Vermont State University Awarded Over $3 Million To Study Arctic Microbes

Vermont Undergraduates and High School Students Will Assist in Research That Will Guide U.S. Decisions Amid Climate Change

Vermont State University announced that Associate Professor Ross Lieblappen will lead students in a ground-breaking study about microbes in the Arctic through a nearly $3.3 million dollar contract from a collection of federal funding sources, including the US Army Corps of Engineering. Lieblappen submitted a Broad Agency Announcement (BAA) proposal to fund, among other things, the purchase of x-ray imaging equipment that will allow him to study the effects of climate change on microbial environments and further U.S. leadership in knowledge of Arctic terrain.

“We’re trying to understand microbe communities in the Arctic, particularly as the Arctic is warming,” Lieblappen, who will serve as principal investigator on the project, said. “There are unanswered questions. We don’t know where each of these microbes are located, what their biological functions are or whether there is a difference in the environments in Greenland vs. Alaska vs. Canada. And with more melted permafrost, what is that going to do to those communities?” he posed.

He said the thing that excites him most about the funding he secured was the opportunities it provides for students. As the project continues, it will involve mostly undergraduate college students, but also some high school students, through a partnership with Lyndon Institute under the guidance of co-principal investigator (Co-Pi) Jill Nichols. Vermont State University Associate Professor Michelle Sama is also a Co-PI on the project, and will lead efforts in identifying particular microbes and ensuring the microbes are visible under X-ray imaging.

“Undergrads will be doing important parts of every step of this project—going into the field, going to Greenland, Alaska and Canada to collect permafrost and sea ice samples, transporting them back to the lab at a cold room facility at VTSU Randolph,” Lieblappen noted. “While the high school students won’t be making the trek to the Arctic, they will participate in the work here in Vermont—laboratory experiments to examine the effects of freeze-thaw cycles on the microstructure and location of microbial communities.

“Permafrost, winter sea ice and seasonal snow occupies an enormous amount of Earth’s land mass,” he explained. “These environments house a vast array of microbes, which we are going to study. Understanding them can help drive decisions like transport logistics, forecasts of ecosystem stability and the ability to respond to various threats. Also, we know that the most significant risks of climate change to North America include risks of degradation of marine, coastal and terrestrial ecosystems; reduced surface water available for agriculture and other human use; and risk to food and nutritional security through changes in agriculture, livestock, hunting, fisheries and aquaculture productivity. Arctic and sub-Arctic environments are at the forefront of these changes, as these environments are already experiencing warming at two to three times the global annual average,” he continued.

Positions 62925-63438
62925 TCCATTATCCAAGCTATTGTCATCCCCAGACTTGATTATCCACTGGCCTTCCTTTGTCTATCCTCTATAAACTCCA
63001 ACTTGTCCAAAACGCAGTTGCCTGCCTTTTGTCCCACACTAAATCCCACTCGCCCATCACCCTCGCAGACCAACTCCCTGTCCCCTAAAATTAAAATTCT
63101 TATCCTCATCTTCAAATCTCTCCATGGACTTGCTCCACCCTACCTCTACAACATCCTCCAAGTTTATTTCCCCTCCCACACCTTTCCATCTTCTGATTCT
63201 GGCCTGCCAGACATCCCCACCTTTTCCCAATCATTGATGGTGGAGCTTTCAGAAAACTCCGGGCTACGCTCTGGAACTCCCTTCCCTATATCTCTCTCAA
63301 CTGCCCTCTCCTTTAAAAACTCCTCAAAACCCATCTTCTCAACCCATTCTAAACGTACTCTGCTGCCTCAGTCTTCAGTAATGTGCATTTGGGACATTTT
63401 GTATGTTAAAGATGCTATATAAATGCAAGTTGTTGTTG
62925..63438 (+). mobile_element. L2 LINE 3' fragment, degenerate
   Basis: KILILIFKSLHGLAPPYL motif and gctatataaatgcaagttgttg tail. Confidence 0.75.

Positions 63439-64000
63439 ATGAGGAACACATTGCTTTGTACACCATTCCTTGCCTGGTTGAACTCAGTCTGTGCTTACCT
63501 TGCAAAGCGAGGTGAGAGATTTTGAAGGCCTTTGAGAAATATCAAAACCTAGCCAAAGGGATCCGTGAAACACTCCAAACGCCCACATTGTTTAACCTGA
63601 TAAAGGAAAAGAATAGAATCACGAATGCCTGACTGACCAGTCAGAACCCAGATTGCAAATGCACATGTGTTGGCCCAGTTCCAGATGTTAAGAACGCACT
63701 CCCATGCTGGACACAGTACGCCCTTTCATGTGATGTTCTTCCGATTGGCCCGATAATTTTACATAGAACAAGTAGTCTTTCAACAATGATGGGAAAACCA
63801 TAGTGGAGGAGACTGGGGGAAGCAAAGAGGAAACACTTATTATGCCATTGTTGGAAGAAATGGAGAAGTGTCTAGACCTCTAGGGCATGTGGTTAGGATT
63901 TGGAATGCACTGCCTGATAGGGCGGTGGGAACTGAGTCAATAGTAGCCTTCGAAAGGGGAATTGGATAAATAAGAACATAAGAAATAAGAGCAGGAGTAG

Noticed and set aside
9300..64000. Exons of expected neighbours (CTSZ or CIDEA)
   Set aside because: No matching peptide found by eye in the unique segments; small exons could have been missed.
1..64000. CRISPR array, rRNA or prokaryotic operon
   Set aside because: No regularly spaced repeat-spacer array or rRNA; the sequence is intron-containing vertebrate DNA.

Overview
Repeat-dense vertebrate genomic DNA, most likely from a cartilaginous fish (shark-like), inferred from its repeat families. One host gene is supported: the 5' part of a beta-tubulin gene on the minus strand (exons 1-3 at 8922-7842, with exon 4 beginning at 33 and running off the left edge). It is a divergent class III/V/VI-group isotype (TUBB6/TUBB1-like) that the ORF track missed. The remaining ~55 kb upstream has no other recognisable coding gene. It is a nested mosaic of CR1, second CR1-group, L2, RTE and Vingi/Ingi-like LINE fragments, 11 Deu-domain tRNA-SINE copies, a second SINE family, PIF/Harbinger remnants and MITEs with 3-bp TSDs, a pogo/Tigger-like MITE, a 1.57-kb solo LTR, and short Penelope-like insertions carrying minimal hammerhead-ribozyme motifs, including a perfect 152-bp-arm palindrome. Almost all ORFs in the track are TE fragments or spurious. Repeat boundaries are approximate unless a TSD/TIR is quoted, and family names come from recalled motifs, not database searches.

“We are incredibly proud of this award and the work that Professor Lieblappen and his students are leading in the arctic,” shared Nolan Atkins, Acting President of Vermont State University. “This work helps us better understand the impacts of climate change on the natural environment, including weather patterns and gives our students the opportunity of a lifetime to be part of groundbreaking global research.”

One key purchase with the funding will be what Lieblappen calls an Xray microscope, which can be used for multi-dimensional (3-D and 4-D) imaging. He stated that measuring devices he and his students previously had access to were not small enough for the “nano” scale needed for this research.

“Recent advances in imaging capabilities now allow for 3D imaging of individual microbes, but no one has yet used these advanced tools in the Arctic environments,” he related.

“Many people may be familiar with CT scans done on humans—sometimes referred to as CAT scans. This is a similar kind of measuring device, but for microbes” he noted. In the case of the machine used on humans, a narrow beam of rays surrounds the patient, who is motionless inside a unit that houses the device.

Lieblappen started work on the project in September. He hopes to be in the field during the summer of 2024.

The professor shared that the arctic is his favorite ecosystem and he is excited to do field work up there.

“It brings me back to my own time as a student, learning field teamwork skills within high winds and freezing temperatures,” he said.  “It’s not just learning to pull samples, but to do it when you feel like a mumbling, stumbling idiot in the freezing cold. I’m psyched to do that again with students. Then they will have time in the lab to extract microbes and learn about identifying microbes with state-of-the-art equipment.

“I’m also looking forward to taking students to national scientific conferences to present our results,” he added. “Providing students with hands-on, high-level scientific research experience is so valuable,” he stressed, “and I’m proud to be a part of it.”

Lieblappen is a member of the Science Department, teaching physics, chemistry, and environmental science. You can learn more about his work here. You can learn more about this particular study here.